Olias Barco’s A Magical Journey is a fantastical tale for the younger set. It’s the story of a young girl, Polina (Polina Pechenenko), an 11-year-old orphan living in exile in a small room in her aunt’s home. Feeling sorry for Polina, her cousin Dylan gives her a box of trinkets that she believes are her parents’ last remnants, including a piece of a torn-up photo and a pass to the movie studio her parents once owned.
Knowing that Polina will eventually take over the studio, her aunt decides to poison her on her twelfth birthday. But, the child escapes and goes to the studio for answers. Upon arriving, Polina blends in with a bunch of kids attending film camp. Word comes from Polina’s aunt that she is there, and studio head Saul (Saul Rubinek) is ordered to find her.
In all the commotion, Polina stumbles across the fact that the studio is magical, and she is under a curse. Before turning twelve in less than a day, Polina must find the missing pieces of the family photo she found in the box or be doomed to live in the cinematic world forever. She to numerous sound stages and is dropped into various worlds and genres. She begins in a war-torn village and then to an old boxing ring, where she befriends a sort of mute boxer.
As Polina moves from one set to another, the characters in the filmic universe are the kids and adults she met at the studio camp “playing” various roles. On the school set, the nasty teacher locks kids up in a dunce cage when they mess up. The headmaster, played by Saul, soon rescues those kids, and we realize he may be more of an ally. As Polina moves from set to set, a mystical hologram (Jean Reno) guides her as she uncovers the true story of her family as she fights her evil aunt in a classic medieval showdown.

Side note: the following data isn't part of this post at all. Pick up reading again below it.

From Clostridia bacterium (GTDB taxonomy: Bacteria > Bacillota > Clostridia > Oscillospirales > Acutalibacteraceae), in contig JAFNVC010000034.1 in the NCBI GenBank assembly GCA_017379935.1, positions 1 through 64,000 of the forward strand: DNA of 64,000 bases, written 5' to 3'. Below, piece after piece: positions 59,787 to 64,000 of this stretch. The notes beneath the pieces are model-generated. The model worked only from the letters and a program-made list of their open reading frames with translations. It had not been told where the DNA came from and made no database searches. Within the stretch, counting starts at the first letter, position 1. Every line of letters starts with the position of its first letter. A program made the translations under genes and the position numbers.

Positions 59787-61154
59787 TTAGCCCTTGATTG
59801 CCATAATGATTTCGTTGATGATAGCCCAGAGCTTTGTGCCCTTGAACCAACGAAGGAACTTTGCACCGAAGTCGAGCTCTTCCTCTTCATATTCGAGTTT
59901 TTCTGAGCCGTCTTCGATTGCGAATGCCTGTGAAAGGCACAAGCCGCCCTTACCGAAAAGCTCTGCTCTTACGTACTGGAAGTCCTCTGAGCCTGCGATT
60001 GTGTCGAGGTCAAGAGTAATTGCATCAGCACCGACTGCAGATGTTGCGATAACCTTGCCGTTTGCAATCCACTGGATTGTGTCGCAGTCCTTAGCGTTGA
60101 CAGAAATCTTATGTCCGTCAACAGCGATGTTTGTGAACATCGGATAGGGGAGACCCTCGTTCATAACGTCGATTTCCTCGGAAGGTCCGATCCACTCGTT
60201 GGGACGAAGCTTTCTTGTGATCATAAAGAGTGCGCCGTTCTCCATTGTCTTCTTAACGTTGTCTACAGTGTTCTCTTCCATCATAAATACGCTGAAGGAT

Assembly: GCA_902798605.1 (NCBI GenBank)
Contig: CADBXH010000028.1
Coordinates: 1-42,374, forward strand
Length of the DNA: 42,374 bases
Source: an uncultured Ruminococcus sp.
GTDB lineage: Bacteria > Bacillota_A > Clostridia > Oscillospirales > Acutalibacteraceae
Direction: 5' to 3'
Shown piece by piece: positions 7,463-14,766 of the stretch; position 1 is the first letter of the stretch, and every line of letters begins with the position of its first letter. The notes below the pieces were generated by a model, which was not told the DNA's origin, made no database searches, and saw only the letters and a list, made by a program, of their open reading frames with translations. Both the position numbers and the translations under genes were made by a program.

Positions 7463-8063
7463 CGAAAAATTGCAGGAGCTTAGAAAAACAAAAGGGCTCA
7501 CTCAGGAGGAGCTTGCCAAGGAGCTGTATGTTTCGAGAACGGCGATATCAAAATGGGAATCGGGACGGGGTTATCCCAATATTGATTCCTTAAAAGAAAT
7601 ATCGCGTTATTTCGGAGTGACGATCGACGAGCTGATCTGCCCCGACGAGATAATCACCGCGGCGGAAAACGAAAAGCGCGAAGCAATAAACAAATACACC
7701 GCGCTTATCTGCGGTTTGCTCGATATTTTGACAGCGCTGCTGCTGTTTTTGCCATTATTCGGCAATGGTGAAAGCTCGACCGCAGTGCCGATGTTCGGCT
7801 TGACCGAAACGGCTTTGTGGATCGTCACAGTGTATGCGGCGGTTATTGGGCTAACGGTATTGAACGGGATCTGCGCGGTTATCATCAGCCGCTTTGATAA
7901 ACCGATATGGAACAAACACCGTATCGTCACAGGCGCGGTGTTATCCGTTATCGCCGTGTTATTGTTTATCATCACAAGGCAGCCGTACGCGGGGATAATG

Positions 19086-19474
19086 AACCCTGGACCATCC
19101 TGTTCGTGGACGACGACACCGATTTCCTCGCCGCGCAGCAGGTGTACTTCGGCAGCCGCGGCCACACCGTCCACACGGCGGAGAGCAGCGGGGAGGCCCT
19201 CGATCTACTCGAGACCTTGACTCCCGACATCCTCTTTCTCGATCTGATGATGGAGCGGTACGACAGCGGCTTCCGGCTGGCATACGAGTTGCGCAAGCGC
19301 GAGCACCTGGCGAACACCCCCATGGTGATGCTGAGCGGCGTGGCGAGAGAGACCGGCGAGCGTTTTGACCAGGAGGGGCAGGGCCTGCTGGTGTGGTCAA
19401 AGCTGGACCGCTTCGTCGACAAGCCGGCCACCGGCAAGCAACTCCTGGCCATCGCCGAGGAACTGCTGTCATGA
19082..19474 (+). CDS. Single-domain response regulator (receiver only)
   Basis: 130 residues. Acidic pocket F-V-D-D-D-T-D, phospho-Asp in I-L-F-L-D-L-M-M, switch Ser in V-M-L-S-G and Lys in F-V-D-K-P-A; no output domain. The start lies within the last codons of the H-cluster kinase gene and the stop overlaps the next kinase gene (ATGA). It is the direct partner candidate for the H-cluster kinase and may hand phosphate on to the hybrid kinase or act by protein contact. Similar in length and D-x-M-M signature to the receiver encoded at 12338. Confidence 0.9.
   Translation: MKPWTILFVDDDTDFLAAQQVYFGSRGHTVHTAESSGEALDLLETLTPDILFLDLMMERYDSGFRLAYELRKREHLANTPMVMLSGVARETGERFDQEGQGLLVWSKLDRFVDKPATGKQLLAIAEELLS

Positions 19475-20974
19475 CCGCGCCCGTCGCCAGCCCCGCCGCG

“…Polina must find the missing pieces of the family photo she found in the box or be doomed to live in the cinematic world forever.”
The moral of A Magical Journey is about family. The orphaned Polina goes on a harrowing adventure to uncover her history, including the search for her father, who is not dead, but in fact, has been in jail and ordered as part of his parole conditions to never return to the studio nor look for Polina. The tale is about the strength we gain from our family bonds.
Director Barco’s feature plays more for kids who are into make-believe and fantasy than every family member, no matter their interests or age. As a result, adults may find the story lacking in many ways. Polina jumps from one adventure to the next, but what could have genuinely elevated A Magical Journey was a sense of the lessons learned at each location that makes her a stronger person heading down the road of adulthood. Instead, she most simply obtains the pieces of the photo.
Screenwriters Olias Barco, Saul Rubinek, and Anouchka Walewyk do a fantastic job creating a colorful and fantastical world based inside a movie studio. There’s an overall sense of fun, which is perfect for kids. It has vibes of the old Pippi Longstocking. Oddly, it has a similar approach to dialogue because the entire film feels like it is heavily overdubbed, and I can’t tell if it is originally a foreign film or not.
If you have young kids, A Magical Journey is a delightful tale. Though, a profound moral in the end would have broadened its audience to include parents.
"…about the strength we gain from our family bonds."